Be Part of the Healing

Almost non-existent 30 years ago, the rate of suicide and self harm amongst the First Australians has reached crisis levels, particularly in remote communities and amongst the youth. The Australian Bureau of Statistics states for young Aboriginal men, the rate is four times higher than their non-Indigenous counterparts, whilst for young Aboriginal women the rate is five times higher. In some remote communities in the Kimberley, spates of suicide have reached 100 times the national suicide average.

Families are reeling in grief, and communities are overwhelmed with what many are calling “an epidemic of self harm”. Something is desperately wrong and urgent action is needed to restore the balance of life in Aboriginal communities.

Suicide is an act of desperation, driven by a combination of life factors that negatively impact on that person’s social and emotional wellbeing. A number of ‘risk’ and ‘protective’ factors have been identified by community leaders, Elders and those working closely with Indigenous communities in Australia to improve the social and emotional wellbeing of Indigenous people in Australia.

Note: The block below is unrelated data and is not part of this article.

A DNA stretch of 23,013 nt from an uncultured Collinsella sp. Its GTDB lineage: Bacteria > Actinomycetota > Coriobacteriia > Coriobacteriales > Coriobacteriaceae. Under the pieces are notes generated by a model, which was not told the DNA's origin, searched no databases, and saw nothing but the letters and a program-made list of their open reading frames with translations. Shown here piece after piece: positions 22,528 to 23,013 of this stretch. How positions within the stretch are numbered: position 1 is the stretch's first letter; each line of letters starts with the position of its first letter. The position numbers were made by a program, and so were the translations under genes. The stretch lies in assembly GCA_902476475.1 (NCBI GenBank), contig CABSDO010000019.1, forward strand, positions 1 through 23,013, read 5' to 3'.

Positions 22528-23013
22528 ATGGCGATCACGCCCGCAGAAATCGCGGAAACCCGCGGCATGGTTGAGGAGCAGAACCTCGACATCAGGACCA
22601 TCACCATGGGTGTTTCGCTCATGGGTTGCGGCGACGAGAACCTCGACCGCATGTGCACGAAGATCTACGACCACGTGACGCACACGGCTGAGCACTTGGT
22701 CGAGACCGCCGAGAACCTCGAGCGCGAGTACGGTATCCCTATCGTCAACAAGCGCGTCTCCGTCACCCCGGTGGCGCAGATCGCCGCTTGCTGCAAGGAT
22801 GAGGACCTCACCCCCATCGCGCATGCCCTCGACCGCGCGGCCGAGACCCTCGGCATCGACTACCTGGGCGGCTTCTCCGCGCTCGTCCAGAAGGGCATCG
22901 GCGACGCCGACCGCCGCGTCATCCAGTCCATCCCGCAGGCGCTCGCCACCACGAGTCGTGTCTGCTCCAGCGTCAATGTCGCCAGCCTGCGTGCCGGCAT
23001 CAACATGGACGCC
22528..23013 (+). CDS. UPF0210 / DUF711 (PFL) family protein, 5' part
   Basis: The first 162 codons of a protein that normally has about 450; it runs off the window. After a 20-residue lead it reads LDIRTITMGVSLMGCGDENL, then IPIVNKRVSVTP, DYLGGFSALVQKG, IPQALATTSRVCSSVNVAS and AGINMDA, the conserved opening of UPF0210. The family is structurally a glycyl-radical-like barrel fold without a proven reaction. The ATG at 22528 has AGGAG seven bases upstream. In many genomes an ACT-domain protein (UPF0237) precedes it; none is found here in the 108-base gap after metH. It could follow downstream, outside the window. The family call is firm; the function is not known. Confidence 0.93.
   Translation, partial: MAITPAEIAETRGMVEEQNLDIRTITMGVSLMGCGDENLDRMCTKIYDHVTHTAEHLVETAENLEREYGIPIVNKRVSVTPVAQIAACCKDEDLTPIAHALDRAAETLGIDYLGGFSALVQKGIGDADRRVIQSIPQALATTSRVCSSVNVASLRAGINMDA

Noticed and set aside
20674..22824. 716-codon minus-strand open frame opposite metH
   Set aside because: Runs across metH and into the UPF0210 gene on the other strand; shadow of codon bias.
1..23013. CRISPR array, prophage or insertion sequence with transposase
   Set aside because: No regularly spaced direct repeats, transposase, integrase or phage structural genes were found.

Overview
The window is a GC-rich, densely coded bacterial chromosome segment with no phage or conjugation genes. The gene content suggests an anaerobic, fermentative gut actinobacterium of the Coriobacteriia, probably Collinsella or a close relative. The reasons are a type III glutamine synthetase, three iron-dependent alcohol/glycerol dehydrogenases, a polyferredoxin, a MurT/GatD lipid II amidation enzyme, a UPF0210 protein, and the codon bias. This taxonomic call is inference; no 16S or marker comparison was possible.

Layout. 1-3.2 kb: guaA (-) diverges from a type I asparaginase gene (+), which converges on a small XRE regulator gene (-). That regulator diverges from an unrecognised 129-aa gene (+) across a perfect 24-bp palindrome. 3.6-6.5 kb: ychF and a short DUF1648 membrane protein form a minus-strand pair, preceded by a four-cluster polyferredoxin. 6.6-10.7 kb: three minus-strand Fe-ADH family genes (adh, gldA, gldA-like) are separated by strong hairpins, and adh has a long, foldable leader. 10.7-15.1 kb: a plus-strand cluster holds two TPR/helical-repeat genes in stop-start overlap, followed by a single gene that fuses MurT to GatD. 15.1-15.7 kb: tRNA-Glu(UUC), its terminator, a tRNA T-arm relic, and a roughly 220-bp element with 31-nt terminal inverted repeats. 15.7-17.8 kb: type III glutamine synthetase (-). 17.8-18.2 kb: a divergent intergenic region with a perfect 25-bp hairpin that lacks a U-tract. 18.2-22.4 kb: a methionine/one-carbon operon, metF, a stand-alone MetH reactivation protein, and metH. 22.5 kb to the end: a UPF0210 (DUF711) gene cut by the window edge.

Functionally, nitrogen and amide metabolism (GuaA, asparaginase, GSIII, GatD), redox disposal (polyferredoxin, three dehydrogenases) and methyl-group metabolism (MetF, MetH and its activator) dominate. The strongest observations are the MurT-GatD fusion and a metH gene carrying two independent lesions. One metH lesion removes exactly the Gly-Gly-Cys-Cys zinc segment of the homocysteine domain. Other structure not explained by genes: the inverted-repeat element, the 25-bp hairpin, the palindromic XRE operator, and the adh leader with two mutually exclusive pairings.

To address these factors, a holistic and community driven approach is needed, which Elders and community leaders are calling to lead, in order to reconnect their youth to community, family and culture, thereby restoring harmony in their communities.

At the Australian Society for Medical Research Indigenous Health Forum on Monday 16th November at Tandanya Cultural Institute, Yuin Elder Max Dulumunmun Harrison will talk about the ‘risk’ and ‘protective’ factors identified in an Elders-driven Report into preventing self harm and indigenous suicide.

Uncle Max

Max Dulumunmun Harrison (Uncle Max) is the Project Director of The Culture Is Life campaign. This has created a platform for Indigenous Elders and community leaders to influence public awareness, policy-making and service provision around Indigenous suicide prevention to support the Indigenous-held position that culture and connection to country are vital foundations for social and emotional wellbeing in Indigenous communities.

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